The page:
Animation includes the following:

  • visual animation
    This includes entrance and exit animations, tweened state changes, and loading indicators.
  • scrolling
    This refers to when the user starts scrolling and lets go and the page is flung.
  • drag
    While we need to respond to the user’s interaction in under 100 milliseconds, animation might follow as a result, as when panning a map or pinching to zoom.

To animate properly, each frame of animation should be completed in less than 16 milliseconds, thereby achieving 60 FPS (1 second ÷ 60 = 16.6 milliseconds).


Creating apps that respond and animate well often requires deferment of work. The Optimistic UI patterns leverage this technique to great effect. All sorts of work that must be completed likely does not need to happen within a critical time window in the same way as “response” or “load”: Bootstrapping the comments functionality, initializing components, searching and sorting data, and beaconing back analytics data are all non-essential items that we can do when the browser is idle.

To use idle time wisely, the work is grouped into blocks of about 50 milliseconds. Why? Should a user begin interacting, we’ll want to respond to them within the 100-millisecond response window, and not be stuck in the middle of a 2-second template rendering.


Page-loading time is a well-trodden area of performance. We’re most interested in getting the user to the first meaningful paint quickly. Once that’s delivered, the app must remain responsive; the user mustn’t encounter trouble when scrolling, tapping or watching animations. This can be super-challenging, especially when much of the work for a page shares a single thread.

To load pages quickly, we aim to deliver the first meaningful paint in under 1 second. Beyond this, the user’s attention starts to wander and the perception of dealing with the task at hand is broken. Reaching this goal requires prioritizing the critical rendering path and often deferring subsequent non-essential loads to periods of idle time (or lazy-loading them on demand).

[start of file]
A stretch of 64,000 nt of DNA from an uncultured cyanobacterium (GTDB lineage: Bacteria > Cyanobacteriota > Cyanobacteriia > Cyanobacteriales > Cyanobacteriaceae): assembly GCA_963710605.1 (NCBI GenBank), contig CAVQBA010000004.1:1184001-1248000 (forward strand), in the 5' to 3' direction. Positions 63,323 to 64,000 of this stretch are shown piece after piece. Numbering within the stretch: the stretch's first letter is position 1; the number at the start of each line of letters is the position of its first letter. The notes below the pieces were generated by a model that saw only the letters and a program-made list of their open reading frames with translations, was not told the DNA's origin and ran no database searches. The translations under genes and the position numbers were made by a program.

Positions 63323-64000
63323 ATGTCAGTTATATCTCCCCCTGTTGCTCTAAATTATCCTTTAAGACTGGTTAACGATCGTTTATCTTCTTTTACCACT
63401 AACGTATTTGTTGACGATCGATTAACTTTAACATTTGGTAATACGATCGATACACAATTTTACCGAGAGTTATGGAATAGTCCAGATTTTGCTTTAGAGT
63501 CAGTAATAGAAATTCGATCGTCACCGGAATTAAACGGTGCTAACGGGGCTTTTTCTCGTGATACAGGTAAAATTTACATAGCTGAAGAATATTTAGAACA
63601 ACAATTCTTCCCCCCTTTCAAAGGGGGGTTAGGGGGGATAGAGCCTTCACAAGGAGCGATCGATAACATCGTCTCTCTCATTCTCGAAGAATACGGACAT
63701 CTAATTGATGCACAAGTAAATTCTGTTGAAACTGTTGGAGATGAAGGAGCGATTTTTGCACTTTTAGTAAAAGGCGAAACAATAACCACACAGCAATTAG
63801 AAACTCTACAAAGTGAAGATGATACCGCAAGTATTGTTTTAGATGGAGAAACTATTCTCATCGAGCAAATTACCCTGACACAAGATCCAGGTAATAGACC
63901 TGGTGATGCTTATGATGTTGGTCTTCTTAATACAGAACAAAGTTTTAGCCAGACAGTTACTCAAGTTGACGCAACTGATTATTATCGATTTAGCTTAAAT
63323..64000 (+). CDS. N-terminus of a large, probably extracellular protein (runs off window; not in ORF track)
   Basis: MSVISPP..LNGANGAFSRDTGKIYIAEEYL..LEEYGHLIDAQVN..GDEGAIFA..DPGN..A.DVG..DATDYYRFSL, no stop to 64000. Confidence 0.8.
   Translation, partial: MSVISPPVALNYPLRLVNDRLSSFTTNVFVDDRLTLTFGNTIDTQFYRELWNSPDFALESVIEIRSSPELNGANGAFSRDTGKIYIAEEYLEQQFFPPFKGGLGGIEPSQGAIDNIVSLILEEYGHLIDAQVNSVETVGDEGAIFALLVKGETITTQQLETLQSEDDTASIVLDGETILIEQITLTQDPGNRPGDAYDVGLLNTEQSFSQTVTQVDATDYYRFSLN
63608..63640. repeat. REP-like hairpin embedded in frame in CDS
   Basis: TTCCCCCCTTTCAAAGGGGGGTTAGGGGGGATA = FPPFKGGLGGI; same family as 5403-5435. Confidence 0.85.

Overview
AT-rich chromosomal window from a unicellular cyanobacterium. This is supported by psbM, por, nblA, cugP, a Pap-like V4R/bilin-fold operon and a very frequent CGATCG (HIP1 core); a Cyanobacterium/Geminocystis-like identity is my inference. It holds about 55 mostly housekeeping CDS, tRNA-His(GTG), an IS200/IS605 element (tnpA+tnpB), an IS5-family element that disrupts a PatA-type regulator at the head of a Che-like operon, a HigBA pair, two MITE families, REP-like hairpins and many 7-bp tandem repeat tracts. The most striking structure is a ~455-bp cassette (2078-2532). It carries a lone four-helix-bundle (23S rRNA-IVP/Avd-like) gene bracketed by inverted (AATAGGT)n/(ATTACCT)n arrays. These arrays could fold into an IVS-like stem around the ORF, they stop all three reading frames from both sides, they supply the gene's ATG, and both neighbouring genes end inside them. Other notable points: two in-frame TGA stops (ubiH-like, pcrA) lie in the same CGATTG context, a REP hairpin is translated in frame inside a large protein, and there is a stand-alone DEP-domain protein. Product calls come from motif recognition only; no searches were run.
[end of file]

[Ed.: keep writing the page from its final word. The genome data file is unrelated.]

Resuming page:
Performance Goals

Performance is essentially the art of avoiding work. And when it’s unavoidable, make any work you do as efficient and well timed as possible.

With the stages of RAIL interaction laid out, let’s summarize the goals:

Response Animation Idle Page Load
Tap to paint in less than 100 milliseconds. Each frame completes in less than 16 milliseconds. Use idle time to proactively schedule work. Satisfy the “response” goals during full load.
Drag to paint in less than 16 milliseconds. Complete that work in 50-millisecond chunks. Get first meaningful paint in 1,000 milliseconds.


Here are a few handy tips on measuring your project’s performance profile:

  • Measuring these on a MacBook Pro or comparable machine (which many of us designers and developers have) won’t give a representative idea of your mobile users. Common phones can be over ten times slower than a desktop!
  • Nexus 4 is a good middle-of-the-road device to use.
  • “Regular 3G” is recommended for network throttling.
  • Also, look at your analytics to see what your users are on. You can then mimic the 90th percentile’s experience for testing.


Delivering on all of the goals above but leaving the user with 10% battery and 0% available memory isn’t putting the user first.

We’re not yet sure how to quantify being a responsible citizen of the shared resources, but RAIL may some day get a B (for battery) and an M (for memory), turning into BLAIMR, PRIMAL or something else equally fun and memorable.

Business Impact Of RAIL Link

Many of us do what we do because we love building awesome things. We don’t work in a vacuum, though, and sometimes we have to make the business case to managers, stakeholders and clients to be able to prioritize performance as part of the user experience.

Luckily, many large companies have shared numbers that help us make our case:


The RAIL model is a lens to look at a user’s experience with a website or app as a journey comprising individual interactions. Once you know each interaction’s area, you will know what the user will perceive and, therefore, what your goals are.

Sometimes it takes extra effort, but if you’re kind to the user, they’ll be good to you.


If you want more information on RAIL and how to optimize your websites and apps, take a look at these.


原文出处: https://www.smashingmagazine.com/2015/10/rail-user-centric-model-performance/





未经允许不得转载:前端学堂fed123(Frontend education) » 如何提升网页用户体验